49 4 ICON Framework Implementation and Usage The ICON Framework was developed using Microsoft Visual Studio 2010 and Microsoft Visual Studio The source code was written in Microsoft C# against the Microsoft.NET Framework 4.0 version ensuring Mono compatibility. Early in the implementation phase, series of experiences were conducted to evaluate the capacity to produce code which could be executed on all of the proposed platforms: Windows using the Microsoft.NET Framework Linux using Mono Mac OS using Mono Android using Monodroid Windows Phone using the Microsoft.NET Framework ios using MonoTouch Embedded platforms using Microsoft.NET Micro Framework The experiences consisted in trying to create small code blocks that could prove the capacity of the platforms to use generics [29] [30], dependency injection [31], multithreaded support and sockets programming. The test results showed the need to reevaluate the target platforms for the prototype because some of the platforms did not provide the required functionality to allow the development of a solution on those targets. The Windows Phone operating system available at the time did not provide support for sockets, and this was a requirement since the Communication Interfaces implemented on the prototype were based on sockets using the UDP protocol. Microsoft.NET Micro Framework also has a lot of cuts when compared with the full Microsoft.NET Framework, for instance support for generics is missing, which would increase substantially the development time required to support dependency injection and as a consequence, modularity. As such, both of these platforms were excluded from the target platforms of the ICON Framework for the current prototype implementation. Android and ios with Mono for Android and MonoTouch were also evaluated, but due to lack of equipment to run on those platforms using emulators was not an alternative the final solution was not tested against them, although the source code is compiled successfully against the Mono for Android platform. Despite the fact that the solution was not tested on those Universidade Lusófona de Humanidades e Tecnologias, 49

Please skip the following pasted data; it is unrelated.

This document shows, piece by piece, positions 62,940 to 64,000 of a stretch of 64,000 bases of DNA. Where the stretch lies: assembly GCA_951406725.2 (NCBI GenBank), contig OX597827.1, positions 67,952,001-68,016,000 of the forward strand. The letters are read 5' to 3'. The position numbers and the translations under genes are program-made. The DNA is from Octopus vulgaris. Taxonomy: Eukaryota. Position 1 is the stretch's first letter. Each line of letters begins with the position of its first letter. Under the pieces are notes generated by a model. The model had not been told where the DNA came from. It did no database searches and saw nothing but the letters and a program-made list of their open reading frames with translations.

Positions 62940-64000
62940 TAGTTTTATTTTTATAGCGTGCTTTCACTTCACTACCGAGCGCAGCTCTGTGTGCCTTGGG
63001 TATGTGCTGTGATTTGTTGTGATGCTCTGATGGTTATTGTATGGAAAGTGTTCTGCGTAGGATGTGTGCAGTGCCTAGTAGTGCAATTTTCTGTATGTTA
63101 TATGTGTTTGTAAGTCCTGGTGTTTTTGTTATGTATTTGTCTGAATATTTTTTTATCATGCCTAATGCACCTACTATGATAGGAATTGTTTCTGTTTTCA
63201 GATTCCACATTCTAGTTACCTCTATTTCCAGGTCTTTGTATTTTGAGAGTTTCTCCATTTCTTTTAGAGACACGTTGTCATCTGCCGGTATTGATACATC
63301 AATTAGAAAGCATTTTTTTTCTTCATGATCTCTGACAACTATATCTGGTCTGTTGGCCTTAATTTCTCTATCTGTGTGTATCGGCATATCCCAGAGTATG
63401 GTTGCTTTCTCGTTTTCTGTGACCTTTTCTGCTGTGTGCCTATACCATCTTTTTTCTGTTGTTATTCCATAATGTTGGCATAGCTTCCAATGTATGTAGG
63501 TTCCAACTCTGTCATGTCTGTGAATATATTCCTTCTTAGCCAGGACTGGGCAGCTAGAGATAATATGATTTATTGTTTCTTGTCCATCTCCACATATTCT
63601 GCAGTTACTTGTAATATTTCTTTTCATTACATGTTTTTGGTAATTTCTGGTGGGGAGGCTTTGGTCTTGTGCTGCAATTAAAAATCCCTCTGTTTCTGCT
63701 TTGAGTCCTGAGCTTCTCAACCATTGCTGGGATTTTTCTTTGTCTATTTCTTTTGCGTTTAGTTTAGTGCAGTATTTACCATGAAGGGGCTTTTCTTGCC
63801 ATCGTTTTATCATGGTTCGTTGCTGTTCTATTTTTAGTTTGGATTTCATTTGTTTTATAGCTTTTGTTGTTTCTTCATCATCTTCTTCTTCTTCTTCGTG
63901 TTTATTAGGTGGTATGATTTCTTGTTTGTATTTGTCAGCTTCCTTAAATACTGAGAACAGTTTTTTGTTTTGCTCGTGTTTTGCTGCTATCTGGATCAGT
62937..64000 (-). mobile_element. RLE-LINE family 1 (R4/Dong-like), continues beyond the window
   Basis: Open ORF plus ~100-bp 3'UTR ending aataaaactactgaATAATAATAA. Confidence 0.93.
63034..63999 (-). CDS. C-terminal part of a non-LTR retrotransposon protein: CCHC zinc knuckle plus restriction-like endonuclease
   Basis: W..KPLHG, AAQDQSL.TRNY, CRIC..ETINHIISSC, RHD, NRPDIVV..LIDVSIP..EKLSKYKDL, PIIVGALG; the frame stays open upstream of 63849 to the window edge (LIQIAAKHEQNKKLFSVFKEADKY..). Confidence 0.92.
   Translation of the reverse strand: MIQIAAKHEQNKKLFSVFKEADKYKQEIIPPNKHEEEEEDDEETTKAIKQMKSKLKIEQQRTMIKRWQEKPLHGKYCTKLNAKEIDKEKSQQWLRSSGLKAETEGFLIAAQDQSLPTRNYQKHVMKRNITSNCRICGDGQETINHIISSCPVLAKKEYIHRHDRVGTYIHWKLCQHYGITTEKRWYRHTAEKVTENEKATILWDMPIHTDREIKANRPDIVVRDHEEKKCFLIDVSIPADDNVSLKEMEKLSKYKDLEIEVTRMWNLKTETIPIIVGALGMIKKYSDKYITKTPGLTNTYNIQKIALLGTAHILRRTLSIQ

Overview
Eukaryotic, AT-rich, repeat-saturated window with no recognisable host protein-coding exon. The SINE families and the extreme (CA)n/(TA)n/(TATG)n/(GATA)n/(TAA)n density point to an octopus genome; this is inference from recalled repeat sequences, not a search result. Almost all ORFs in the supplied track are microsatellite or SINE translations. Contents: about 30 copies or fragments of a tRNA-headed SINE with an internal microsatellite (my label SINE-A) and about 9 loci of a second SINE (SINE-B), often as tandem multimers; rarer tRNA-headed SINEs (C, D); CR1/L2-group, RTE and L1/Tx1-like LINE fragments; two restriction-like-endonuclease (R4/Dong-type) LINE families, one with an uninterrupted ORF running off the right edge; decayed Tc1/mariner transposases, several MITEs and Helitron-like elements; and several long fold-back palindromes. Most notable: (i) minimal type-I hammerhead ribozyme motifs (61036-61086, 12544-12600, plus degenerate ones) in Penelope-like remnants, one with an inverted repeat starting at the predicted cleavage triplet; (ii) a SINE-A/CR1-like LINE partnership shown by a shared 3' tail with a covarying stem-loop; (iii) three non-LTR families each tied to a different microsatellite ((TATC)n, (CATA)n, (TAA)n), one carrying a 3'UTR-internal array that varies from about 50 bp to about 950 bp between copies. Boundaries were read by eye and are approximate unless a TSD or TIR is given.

50 platforms, the importance of being able to compile the source code against the Mono for Android means that there should be no problem to have the ICON Framework running on this platform. 4.1 Implementation The prototype implementation of the ICON Framework built a full network Node, but with a subset of the full framework. For the prototype some shortcuts where made, most noticeable, the Decision Engine was implemented just to provide a basic support for the prototype usage, where the components that define its behavior where not implemented, or where just implemented to provide a basic functionality to support the prototype. On the Data Engine, the Security and Privacy component was not implemented also because it was not a fundamental component to demonstrate how the ICON Framework could be implemented and it is a component that can be added has the framework implementation evolves. Figure 11 shows the engines and components implemented, and the messages switched by the Nodes. Figure 11 - ICON Framework prototype implementation Universidade Lusófona de Humanidades e Tecnologias, 50